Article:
It’s natural to see apes living in the wild and climbing trees and other things. Unfathomable, however, is seeing one give a presentation at a conference. But this is the case in Tony Bonani Miyambo’s performance of Kafka’s Ape at the recently concluded National Arts Festival in Makhanda, South Africa.

An adaptation of Franz Kafka’s short story, A Report to an Academy, Kafka’s Ape is the brainchild of Phala Ookeditse Phala whose goal was to “to explore themes around otherness in a South African post-apartheid context.”  The play has taken on “more meaning over the years with shifting socio-political landscapes.” Miyambo shares in an impromptu online chat.

A solo performance, this powerful piece examines Identity in a post-apartheid community and questions who a South African is and what makes them one through Red Peter’s transformation from ape to human.

Red Peter is an ape that was captured and transported on a ship to Eastern Cape. There, he’s options are to either become an entertainer in a cage or go and live in a zoo. He chooses the former. To become an entertainer, the ape is taught the ways of humans – in other words, he learns to become more normal, more human, even smoking pipes like old men. Too normal in fact, that his supervisors are soon sent to mental asylums when they start thinking they have become the real apes.

Photos provided by Tony Miyambo

Now Red Peter is giving is a report on his development as an educated ape at the “Species of the World Conference.” And he is philosophical in his presentation! Although he’s become more human, this does not stop him from observing and critiquing human flaws.

We know not what other people really are by looking at their outward appearances, he points out in the presentation. This fallibility causes humans to judge each other only by their skin colors using offensive names like darkie or amakwerekwere (the locals, reference to foreign Africans ).

Education, or the accumulation of it, does not prevent humans from being blindsided or prejudiced, Red Peter laments.

“You gain much knowledge but see much less,” is his verdict.

Kafka’s Ape is ambitious, and it flourishes with Miyambo’s performance, who narrates and acts simultaneously, occasionally breaking the fourth wall by shaking an audience member’s hand or touching their hair and pretending to remove invisible fleas. His physicality and next to an accurate imitation of the primate all with the unsettling ape sounds is riveting.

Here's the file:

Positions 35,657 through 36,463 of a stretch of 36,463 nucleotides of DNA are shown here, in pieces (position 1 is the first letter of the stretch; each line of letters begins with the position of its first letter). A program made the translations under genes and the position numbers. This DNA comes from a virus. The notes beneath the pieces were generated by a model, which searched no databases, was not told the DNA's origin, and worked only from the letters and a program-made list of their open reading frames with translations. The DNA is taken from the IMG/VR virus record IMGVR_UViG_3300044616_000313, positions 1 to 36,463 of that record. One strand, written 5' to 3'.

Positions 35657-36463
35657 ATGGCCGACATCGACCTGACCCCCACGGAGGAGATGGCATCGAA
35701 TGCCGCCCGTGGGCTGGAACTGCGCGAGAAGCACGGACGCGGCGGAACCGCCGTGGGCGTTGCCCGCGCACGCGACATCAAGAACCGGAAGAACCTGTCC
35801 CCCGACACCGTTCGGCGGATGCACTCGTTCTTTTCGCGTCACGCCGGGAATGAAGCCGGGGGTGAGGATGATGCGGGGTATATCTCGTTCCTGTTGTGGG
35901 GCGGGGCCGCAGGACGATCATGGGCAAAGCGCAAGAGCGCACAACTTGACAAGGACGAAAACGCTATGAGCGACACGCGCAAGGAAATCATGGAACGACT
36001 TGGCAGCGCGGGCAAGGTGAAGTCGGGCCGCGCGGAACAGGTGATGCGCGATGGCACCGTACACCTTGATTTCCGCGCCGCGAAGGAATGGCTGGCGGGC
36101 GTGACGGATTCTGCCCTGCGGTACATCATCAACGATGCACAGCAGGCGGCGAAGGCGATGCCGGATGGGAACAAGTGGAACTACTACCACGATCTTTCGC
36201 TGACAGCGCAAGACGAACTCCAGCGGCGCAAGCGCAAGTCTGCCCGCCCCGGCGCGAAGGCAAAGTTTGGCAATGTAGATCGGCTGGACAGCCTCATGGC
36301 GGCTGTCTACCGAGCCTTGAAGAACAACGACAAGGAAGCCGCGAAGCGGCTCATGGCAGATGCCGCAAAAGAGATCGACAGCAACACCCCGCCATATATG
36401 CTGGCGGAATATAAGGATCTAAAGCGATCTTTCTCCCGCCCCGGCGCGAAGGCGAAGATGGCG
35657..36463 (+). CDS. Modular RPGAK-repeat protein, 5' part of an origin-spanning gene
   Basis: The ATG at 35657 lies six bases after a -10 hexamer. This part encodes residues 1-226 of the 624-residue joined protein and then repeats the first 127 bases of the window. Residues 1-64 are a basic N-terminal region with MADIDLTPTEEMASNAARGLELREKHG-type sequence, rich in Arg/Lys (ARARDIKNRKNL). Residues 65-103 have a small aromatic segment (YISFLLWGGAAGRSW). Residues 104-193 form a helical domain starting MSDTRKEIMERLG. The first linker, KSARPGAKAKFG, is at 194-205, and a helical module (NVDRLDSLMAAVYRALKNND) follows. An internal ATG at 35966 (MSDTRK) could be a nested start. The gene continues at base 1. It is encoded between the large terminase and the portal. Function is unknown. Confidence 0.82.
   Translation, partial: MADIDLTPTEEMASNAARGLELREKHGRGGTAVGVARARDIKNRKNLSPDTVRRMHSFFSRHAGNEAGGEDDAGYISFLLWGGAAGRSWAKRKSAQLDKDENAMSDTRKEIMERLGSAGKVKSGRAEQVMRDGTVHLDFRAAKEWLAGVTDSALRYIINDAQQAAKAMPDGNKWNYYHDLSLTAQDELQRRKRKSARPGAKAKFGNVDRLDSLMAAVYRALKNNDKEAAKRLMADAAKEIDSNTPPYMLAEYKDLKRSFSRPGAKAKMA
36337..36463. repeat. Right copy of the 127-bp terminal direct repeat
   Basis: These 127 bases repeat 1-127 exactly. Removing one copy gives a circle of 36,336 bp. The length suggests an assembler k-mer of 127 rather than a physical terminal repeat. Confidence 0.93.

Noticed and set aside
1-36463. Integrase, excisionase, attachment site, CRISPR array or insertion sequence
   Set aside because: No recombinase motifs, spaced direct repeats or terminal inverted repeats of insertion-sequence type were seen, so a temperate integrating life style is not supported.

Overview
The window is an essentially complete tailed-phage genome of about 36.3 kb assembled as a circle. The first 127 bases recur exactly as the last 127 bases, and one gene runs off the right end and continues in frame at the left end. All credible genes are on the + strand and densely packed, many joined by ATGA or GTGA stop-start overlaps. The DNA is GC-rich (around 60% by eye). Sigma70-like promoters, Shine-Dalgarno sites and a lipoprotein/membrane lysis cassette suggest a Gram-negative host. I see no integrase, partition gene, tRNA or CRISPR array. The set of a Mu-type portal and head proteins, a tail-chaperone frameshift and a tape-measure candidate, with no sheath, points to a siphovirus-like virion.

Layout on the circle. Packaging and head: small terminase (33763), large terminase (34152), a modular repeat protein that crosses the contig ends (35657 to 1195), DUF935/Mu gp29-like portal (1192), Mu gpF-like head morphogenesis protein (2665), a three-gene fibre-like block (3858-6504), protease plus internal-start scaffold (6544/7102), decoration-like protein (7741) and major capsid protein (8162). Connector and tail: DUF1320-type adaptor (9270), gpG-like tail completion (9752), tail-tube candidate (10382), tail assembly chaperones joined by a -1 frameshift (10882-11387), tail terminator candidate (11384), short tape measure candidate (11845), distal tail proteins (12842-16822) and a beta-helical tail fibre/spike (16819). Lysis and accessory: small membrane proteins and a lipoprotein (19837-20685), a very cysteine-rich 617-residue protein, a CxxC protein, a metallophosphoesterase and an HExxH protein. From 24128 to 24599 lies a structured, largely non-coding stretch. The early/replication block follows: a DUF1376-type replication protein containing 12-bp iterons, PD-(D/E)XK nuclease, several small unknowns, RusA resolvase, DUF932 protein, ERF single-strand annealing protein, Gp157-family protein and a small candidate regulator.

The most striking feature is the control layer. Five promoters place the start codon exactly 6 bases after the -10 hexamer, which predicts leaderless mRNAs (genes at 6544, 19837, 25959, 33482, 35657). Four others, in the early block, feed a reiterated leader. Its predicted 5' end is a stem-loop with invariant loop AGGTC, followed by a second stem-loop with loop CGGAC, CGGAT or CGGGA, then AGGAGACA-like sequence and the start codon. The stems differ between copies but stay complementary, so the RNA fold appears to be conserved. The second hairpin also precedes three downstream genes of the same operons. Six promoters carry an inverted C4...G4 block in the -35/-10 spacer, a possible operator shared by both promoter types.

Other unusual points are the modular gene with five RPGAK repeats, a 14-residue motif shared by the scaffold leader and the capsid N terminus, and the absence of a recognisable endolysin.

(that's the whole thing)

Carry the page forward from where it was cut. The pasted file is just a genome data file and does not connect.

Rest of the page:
When Red Peter begins climbing on the poster steel frame and agonizingly struggles to hang his walking stick on the pulpit or get some documents from the briefcase when he hobbles on to the stage at the beginning of the play, you know you are there with the ape!

Photos provided by Tony Miyambo

Directed by Phala Ookeditse Phala himself, the play has been performed in various locations across South Africa, the United States of America, Dubai, and Europe bagging praises from both critics and moved audiences, nominations and awards along the way. They won the Performance award at the recently concluded Prague Fringe of 2019, The Silver Ovation Award at the National Arts Festival and the Best Public Performance award at the HSS awards, a nomination for the 2016 Foreign Production at the Amsterdam Fringe and many more.

The ape is still presenting. From the National Arts Festival in Makhanda, Kafka’s Ape will be performed at the Ubumuntu Arts Festival in Kigali, Rwanda, then to the Hilton festival in Kwazulu-Natal and the United Solo Festival in New York.

L.Sojini thinks of himself as the bad boy of African writing. He has previously written for GQBooks LIVE  and the Business Day. His novel Emzana: Shack Recollections was published in 2011 by Pole, Pole, Press.  He’d rather be writing novels, reading and talking to interesting people. But because this doesn’t pay the bills, he’d rather hassle local and international celebrities for interviews he can turn into features for the local papers.  At least this keeps the hunger at bay.


This article was originally published by The African Theatre Magazine on July 13, 2019. Reposted with permission. Read L. Sojini’s original article here.

This post was written by the author in their personal capacity.The opinions expressed in this article are the author’s own and do not reflect the view of The Theatre Times, their staff or collaborators.

This post was written by Lungile Sojini.

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